“Therefore, this is what the Lord says: You have not obeyed me; you have not proclaimed freedom for your fellow countrymen. So I now proclaim ‘freedom’ for you, declares the Lord—‘freedom’ to fall by the sword, plague, and famine.” (Jeremiah 34:17)
Parental rights will be legally redefined because of the parentage problem we’ve introduced through artificial insemination and in vitro fertilization. The UK Guardian reports:
In written rulings, he said the two couples – who can be identified only as Father 1 and Father 2, and Mother 1 and Mother 2 – had begun as friends. Two girls – known to the court only as A and B – were born, both the “biological children” of Father 1 and Mother 1.
Then, in a case that the judge said showed the potential problems of “known-donor fertilisation”, the legal wrangling began. The “fathers” applied to have contact with the children, but found the mothers opposed to the move.
Why should there be only two parents? Modernity has yet to provide an answer. This rabbit hole leads to Brave New World, wherein parenthood is viewed much as we now view most things 30 or 50 years in the past: with airy condescension.
A British judge gives euthanasia of the disabled the green light. Here’s the takeaway:
The judge ruled that she had no quality of life anymore, and therefore, she should be killed by refusing to give her any food or water until she died.
At the Institute for Ethics and & Emerging Technologies, Rick Searle writes a fascinating review of Tyler Cowen’s The Average is Over. Don’t miss the point about social conservatism’s value to the poor at the end.
The world of work presented in Cowen’s Average is Over is almost exclusively that of the middle class and higher who find their way with ease around the Infosphere, or whatever we want to call this shell of information and knowledge we’ve built around ourselves. Either that or those who thrive economically will be those able to successfully pitch whatever it is they’re selling to wealthy or well off buyers, sometimes even with the help of AI that is able to read human emotions.
I wish Cowen had focused more on what it will be like to be poor in such a world. One thing is certain, it will not be fun. For one, he sees further contraction rather than expansion of the social safety net, and widespread conservatism, rather than any attempts at radically new ways of organizing our economy, society and politics. Himself a libertarian conservative, Cowen sees such conservatism baked into the demographic cake of our aging societies. The old do not lead revolutions and given enough of them they can prevent the young from forcing any deep structural changes to society.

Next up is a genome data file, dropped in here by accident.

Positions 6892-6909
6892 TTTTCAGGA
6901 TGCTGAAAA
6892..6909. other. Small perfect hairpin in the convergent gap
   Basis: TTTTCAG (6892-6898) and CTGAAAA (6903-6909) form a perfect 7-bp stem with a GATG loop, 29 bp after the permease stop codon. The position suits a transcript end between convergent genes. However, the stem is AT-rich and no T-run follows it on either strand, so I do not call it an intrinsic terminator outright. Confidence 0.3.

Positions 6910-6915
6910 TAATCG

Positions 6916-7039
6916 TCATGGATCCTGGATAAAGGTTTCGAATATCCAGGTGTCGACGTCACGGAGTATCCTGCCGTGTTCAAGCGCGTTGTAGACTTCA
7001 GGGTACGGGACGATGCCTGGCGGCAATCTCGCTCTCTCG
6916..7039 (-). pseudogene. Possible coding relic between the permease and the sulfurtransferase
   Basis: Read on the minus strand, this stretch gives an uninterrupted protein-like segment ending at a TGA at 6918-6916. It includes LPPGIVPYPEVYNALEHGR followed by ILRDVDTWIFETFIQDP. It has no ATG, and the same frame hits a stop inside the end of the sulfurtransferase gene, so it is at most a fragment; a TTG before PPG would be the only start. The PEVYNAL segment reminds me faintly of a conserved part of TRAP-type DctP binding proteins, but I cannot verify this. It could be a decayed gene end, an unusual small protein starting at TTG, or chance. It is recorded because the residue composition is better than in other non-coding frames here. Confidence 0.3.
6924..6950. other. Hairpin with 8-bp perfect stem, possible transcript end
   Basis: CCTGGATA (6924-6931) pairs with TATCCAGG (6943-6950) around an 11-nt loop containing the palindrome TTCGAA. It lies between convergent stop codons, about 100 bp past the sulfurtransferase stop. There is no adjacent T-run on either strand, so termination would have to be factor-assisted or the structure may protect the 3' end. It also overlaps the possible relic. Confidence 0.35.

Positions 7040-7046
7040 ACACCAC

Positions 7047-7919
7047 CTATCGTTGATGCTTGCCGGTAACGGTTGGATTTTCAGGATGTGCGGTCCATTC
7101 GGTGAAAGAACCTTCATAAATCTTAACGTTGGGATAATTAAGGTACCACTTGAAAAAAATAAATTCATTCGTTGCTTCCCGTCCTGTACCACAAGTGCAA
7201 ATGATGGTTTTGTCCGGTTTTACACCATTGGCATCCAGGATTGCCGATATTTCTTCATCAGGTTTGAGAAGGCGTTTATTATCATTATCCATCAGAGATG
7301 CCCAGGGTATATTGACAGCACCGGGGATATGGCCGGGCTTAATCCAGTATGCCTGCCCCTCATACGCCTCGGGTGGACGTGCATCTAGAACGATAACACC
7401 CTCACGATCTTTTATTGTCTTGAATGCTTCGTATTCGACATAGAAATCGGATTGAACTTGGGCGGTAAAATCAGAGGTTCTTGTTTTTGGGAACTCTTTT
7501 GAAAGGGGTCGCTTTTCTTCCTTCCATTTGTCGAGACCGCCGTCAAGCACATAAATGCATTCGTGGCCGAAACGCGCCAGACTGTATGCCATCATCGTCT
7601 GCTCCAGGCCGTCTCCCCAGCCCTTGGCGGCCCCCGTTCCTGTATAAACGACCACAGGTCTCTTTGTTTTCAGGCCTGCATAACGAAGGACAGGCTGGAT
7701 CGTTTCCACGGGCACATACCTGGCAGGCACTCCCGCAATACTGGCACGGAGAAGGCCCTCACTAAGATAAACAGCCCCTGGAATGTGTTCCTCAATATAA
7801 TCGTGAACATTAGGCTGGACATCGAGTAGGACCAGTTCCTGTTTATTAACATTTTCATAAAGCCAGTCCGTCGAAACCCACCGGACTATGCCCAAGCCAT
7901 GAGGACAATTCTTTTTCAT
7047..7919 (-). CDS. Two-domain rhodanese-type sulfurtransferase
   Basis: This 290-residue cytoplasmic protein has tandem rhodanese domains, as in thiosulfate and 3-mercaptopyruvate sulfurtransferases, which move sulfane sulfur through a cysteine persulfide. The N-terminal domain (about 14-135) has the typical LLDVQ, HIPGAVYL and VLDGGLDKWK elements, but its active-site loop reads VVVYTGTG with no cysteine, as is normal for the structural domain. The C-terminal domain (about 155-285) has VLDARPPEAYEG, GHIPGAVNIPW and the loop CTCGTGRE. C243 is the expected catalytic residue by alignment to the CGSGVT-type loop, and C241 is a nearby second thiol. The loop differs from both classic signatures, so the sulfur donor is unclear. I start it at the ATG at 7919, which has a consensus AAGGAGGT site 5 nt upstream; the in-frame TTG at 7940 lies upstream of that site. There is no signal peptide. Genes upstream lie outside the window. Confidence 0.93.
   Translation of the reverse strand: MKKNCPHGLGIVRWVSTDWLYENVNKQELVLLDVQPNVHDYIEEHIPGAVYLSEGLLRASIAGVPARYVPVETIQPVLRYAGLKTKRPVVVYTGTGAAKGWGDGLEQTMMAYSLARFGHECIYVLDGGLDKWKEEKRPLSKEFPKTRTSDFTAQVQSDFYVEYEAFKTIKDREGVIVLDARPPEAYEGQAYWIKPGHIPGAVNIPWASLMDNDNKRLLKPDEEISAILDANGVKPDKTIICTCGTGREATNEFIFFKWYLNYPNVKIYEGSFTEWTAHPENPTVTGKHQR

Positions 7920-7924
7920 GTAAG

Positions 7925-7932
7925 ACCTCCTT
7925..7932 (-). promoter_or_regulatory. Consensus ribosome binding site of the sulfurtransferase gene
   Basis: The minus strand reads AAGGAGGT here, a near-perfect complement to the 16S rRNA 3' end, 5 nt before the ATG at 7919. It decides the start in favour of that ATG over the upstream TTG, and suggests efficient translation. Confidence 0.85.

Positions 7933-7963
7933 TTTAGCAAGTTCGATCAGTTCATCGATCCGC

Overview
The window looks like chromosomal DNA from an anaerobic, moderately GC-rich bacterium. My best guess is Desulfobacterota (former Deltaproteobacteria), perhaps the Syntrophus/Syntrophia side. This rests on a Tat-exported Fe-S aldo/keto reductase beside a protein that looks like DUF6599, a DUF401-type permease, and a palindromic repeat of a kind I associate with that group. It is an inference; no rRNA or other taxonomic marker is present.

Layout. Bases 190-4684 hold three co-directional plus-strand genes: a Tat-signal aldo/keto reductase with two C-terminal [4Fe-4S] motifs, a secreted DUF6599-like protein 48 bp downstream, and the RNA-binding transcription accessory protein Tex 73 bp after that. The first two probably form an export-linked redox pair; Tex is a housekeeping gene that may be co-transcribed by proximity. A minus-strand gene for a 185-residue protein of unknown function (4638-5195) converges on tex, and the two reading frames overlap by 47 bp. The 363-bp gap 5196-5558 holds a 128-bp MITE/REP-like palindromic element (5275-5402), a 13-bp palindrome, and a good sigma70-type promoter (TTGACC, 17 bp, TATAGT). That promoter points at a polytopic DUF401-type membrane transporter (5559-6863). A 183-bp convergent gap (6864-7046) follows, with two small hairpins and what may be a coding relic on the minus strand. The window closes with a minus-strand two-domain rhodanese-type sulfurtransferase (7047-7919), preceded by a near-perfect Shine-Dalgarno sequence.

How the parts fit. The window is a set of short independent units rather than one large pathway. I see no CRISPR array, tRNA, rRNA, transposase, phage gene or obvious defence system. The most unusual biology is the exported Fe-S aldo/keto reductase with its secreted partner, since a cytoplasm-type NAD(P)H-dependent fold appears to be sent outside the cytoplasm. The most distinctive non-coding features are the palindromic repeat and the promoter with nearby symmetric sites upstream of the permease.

Cowen also has a thing for so-called “moral enhancement” though he doesn’t call it that. Moral enhancement need not only come from conservative forces, as the extensive work on the subject by the progressive James Hughes shows, but in the hands of both [Adrian] Hon and Cowen, moral enhancement is a bulwark of conservative societies, where the world of middle class work and the social safety net no longer function, or even exist, in the ways they had in the 20th century.
Hon with his neuroscience background sees moral enhancement leveraging off of our increasing mastery over the brain, but manifesting itself in a revival of religious longings related to meaning, a meaning that was for a long time provided by work, callings and occupations that he projects will become less and less available as we roll through the 21st century with human workers replaced by increasingly intelligent machines. Cowen, on the other hand, sees moral enhancement as the only way the poor will survive in an increasingly competitive and stingy environment, though his enhancement is to take place by more traditional means, the return of strict schools that inculcate victorian era morals such as self-control and above all conscientiousness in the young. Cowen is far from alone in thinking that in an era when machines are capable of much of the physical and intellectual labor once done by human beings what will matter most to individual success is ancient virtues.
I wrote this about the so-called “end of work” a year ago. I stand by my claims, but I’m more scared of a post-human technological singularity than I was before.
Commenter “Gutenberg” quibbles with my criticism of libertarians:
There’s a big miscommunication here, you’re talking about autonomy, the libertarians are talking about liberty. Autonomy is the greatest possible scope to human action, which can be increased through the welfare state, whereas liberty is choice so long as you deal with the consequences. I would argue that liberty is actually naturally conservative, because when you have to deal with the consequences of your actions, you tend to be more prudent.
Are legal weed and marriage whatever-ism prudent, or are they destructive? Tell me whether the transparently ill effects of these two developments has made people more personally responsible, or less.
It’s articles like this one that assured I never would become a libertarian.
“My own stance on gay marriage can be summed as: ‘whatever.’”–Robert Tracinski
Someone I respect personally said the Republican candidates for Texas attorney general and lieutenant governor will do more to destroy the Republican Party than the Democrats, and therefore he wouldn’t vote for them. This strikes me as the tail wagging the dog. You don’t sacrifice the state to preserve the party. When I think of the trouble liberals can cause the rest of us, voting for unlikable, incompetent, unprincipled Republicans is easy.